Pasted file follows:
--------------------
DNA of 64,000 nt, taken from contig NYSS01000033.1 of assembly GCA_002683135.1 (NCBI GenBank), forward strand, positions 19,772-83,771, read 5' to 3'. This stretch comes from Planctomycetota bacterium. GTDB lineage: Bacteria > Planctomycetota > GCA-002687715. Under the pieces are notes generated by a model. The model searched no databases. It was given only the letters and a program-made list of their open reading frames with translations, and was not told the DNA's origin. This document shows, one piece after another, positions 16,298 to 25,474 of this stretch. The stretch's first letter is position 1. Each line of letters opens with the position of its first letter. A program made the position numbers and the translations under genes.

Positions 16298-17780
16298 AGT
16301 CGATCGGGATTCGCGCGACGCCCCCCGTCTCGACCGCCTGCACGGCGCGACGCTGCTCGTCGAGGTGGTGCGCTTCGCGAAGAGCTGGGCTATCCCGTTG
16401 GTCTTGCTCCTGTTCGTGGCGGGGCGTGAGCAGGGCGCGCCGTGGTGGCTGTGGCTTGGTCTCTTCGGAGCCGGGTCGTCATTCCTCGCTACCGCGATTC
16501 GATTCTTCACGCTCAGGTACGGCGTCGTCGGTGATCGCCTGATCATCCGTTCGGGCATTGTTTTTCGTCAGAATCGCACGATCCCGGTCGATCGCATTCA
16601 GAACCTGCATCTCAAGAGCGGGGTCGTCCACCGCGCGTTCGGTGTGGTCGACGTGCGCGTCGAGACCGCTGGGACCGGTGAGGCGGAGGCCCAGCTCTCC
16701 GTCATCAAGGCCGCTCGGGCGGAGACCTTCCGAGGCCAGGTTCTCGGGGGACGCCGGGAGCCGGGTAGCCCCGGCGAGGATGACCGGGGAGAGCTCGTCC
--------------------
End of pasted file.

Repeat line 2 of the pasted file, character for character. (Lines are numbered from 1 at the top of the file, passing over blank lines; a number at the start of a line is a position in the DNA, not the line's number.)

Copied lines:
Positions 16298-17780